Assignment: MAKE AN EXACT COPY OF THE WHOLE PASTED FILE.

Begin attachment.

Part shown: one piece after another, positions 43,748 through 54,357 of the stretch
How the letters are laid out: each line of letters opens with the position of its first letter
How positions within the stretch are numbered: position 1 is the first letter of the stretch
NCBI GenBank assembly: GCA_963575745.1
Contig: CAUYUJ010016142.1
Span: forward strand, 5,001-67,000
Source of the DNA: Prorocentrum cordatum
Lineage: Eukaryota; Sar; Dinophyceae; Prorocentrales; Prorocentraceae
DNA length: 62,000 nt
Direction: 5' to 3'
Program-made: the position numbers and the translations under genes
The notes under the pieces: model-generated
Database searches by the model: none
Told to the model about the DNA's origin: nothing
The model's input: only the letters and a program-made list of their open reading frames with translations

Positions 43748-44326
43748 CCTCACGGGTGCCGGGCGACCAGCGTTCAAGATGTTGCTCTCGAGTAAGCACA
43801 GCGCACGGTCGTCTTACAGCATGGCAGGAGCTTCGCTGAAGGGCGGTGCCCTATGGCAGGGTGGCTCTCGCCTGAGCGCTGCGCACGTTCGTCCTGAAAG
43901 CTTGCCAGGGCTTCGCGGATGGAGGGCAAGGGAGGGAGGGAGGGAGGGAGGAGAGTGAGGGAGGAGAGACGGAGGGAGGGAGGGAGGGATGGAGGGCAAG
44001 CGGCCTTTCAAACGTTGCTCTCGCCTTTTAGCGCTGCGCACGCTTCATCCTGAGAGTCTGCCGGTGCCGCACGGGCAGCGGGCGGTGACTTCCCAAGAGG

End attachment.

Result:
Part shown: one piece after another, positions 43,748 through 54,357 of the stretch
How the letters are laid out: each line of letters opens with the position of its first letter
How positions within the stretch are numbered: position 1 is the first letter of the stretch
NCBI GenBank assembly: GCA_963575745.1
Contig: CAUYUJ010016142.1
Span: forward strand, 5,001-67,000
Source of the DNA: Prorocentrum cordatum
Lineage: Eukaryota; Sar; Dinophyceae; Prorocentrales; Prorocentraceae
DNA length: 62,000 nt
Direction: 5' to 3'
Program-made: the position numbers and the translations under genes
The notes under the pieces: model-generated
Database searches by the model: none
Told to the model about the DNA's origin: nothing
The model's input: only the letters and a program-made list of their open reading frames with translations

Positions 43748-44326
43748 CCTCACGGGTGCCGGGCGACCAGCGTTCAAGATGTTGCTCTCGAGTAAGCACA
43801 GCGCACGGTCGTCTTACAGCATGGCAGGAGCTTCGCTGAAGGGCGGTGCCCTATGGCAGGGTGGCTCTCGCCTGAGCGCTGCGCACGTTCGTCCTGAAAG
43901 CTTGCCAGGGCTTCGCGGATGGAGGGCAAGGGAGGGAGGGAGGGAGGGAGGAGAGTGAGGGAGGAGAGACGGAGGGAGGGAGGGAGGGATGGAGGGCAAG
44001 CGGCCTTTCAAACGTTGCTCTCGCCTTTTAGCGCTGCGCACGCTTCATCCTGAGAGTCTGCCGGTGCCGCACGGGCAGCGGGCGGTGACTTCCCAAGAGG